WVXU political reporter Howard Wilkinson talked with Maryanne Zeleznik this morning about the Ohio governor's race and the recent problems of Democratic candidate Ed FitzGerald; and how he is trying to get his campaign back on track.

Is the ship sinking for Ohio Democrats in the governor’s race?

Democratic Party leaders insist that it is not, but there is no question that the ship has been taking on water at an alarming rate in the past few weeks.

And the fear among some Democrats is that if their candidate for governor, Ed FitzGerald, sinks under the waves, he might take the Democrats’ down-ticket statewide candidates – for attorney general, secretary of state, treasurer, and auditor – down to the bottom of the deep blue sea with him.

Sean Patrick Feeney said this afternoon he has rejected attempts by Democratic Party leaders to get him to step aside in the Hamilton County commission race for former mayor Charlie Luken.

"I'm committed to this; and I am going to continue on,'' said Feeney, a technology consultant who lives in North College Hill.

Earlier in the day, Hamilton County Democratic Party chairman Tim Burke said he wanted Feeney, a first-time candidate, to step aside so the Democrats could run former Cincinnati mayor Charlie Luken against Republican incumbent Chris Monzel.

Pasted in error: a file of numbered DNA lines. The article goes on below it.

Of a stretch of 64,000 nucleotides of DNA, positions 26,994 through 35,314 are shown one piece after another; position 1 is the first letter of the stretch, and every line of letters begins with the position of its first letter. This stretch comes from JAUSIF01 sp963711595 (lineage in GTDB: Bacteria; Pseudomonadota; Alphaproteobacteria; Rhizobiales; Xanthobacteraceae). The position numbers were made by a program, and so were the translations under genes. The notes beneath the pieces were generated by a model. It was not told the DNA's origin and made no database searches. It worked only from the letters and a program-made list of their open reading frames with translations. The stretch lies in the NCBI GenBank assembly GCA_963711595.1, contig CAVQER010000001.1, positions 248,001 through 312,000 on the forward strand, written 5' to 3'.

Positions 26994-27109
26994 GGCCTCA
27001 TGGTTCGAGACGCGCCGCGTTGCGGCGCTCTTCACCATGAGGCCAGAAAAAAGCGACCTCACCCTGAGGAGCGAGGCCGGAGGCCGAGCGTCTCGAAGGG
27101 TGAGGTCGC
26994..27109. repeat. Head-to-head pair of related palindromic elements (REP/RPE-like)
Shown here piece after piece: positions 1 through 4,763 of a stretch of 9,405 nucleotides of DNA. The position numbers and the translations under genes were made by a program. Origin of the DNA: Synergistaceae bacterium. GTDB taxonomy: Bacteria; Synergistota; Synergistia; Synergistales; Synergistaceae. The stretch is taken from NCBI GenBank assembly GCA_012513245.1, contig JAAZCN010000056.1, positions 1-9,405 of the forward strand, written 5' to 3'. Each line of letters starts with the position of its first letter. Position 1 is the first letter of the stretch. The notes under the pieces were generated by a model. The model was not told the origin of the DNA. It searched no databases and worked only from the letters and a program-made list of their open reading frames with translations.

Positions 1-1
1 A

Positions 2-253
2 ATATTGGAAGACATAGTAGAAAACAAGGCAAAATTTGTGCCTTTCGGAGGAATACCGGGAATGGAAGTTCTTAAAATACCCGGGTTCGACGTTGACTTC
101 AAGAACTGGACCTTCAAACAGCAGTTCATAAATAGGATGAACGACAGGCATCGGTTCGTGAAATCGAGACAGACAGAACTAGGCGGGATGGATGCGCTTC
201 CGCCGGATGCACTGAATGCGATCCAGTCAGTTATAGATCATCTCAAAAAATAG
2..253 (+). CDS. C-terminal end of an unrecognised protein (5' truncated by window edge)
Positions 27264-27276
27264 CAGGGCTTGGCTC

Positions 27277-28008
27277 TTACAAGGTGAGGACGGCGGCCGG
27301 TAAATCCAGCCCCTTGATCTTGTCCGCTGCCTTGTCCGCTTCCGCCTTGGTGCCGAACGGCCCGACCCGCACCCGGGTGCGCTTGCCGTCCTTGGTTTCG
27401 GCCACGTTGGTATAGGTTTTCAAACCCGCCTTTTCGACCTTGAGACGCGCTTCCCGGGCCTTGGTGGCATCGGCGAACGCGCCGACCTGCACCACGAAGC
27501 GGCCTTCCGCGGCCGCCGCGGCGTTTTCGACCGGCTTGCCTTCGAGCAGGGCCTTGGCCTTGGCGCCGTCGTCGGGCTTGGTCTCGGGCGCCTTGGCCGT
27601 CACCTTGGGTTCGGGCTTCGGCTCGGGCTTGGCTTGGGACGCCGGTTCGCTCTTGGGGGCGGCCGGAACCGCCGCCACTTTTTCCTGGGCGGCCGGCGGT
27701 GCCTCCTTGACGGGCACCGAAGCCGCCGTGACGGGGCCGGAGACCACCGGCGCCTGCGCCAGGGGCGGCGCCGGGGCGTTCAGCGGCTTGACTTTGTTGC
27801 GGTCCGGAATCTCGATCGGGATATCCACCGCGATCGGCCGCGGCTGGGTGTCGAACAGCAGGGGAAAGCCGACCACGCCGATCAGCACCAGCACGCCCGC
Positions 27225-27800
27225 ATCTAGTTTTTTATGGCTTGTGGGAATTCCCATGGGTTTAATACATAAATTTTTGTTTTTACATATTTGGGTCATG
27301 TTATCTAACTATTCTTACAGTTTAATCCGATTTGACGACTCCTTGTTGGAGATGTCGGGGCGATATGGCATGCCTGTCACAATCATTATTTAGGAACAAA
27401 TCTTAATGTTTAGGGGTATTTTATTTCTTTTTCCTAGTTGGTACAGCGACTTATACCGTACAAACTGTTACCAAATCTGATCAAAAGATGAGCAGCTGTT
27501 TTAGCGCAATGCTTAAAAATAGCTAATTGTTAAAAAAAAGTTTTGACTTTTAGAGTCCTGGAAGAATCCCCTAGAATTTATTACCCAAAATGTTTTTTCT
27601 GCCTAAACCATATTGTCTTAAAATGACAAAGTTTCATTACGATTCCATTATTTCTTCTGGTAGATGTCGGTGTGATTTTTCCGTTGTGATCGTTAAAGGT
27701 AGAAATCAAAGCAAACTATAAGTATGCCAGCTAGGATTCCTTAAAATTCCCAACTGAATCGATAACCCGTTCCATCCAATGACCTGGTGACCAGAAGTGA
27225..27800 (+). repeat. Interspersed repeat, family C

An additional 11.2 mill tax levy for the Lockland Local School District went down to a resounding defeat in Tuesday’s election, while voters in the Lebanon City School district overwhelming passed a renewal tax levy.

In Mount Healthy, a renewal of a tax levy for fire and emergency medical service passed easily, with nearly 94 percent voting in favor of it. Voter turnout in Mount Healthy was about 6.5 percent.

In Lockland, nearly 64 percent of those who cast ballots voted “no” on the tax levy. The voter turnout in the Lockland District was about 15 percent.

WVXU's political reporter Howard Wilkinson talked with Ann Thompson about the likely confirmation of Harry Black as Cincinnati's 15th city manager this week.

  

It appears that, eight months into his term as Cincinnati’s mayor, John Cranley has found his soul mate.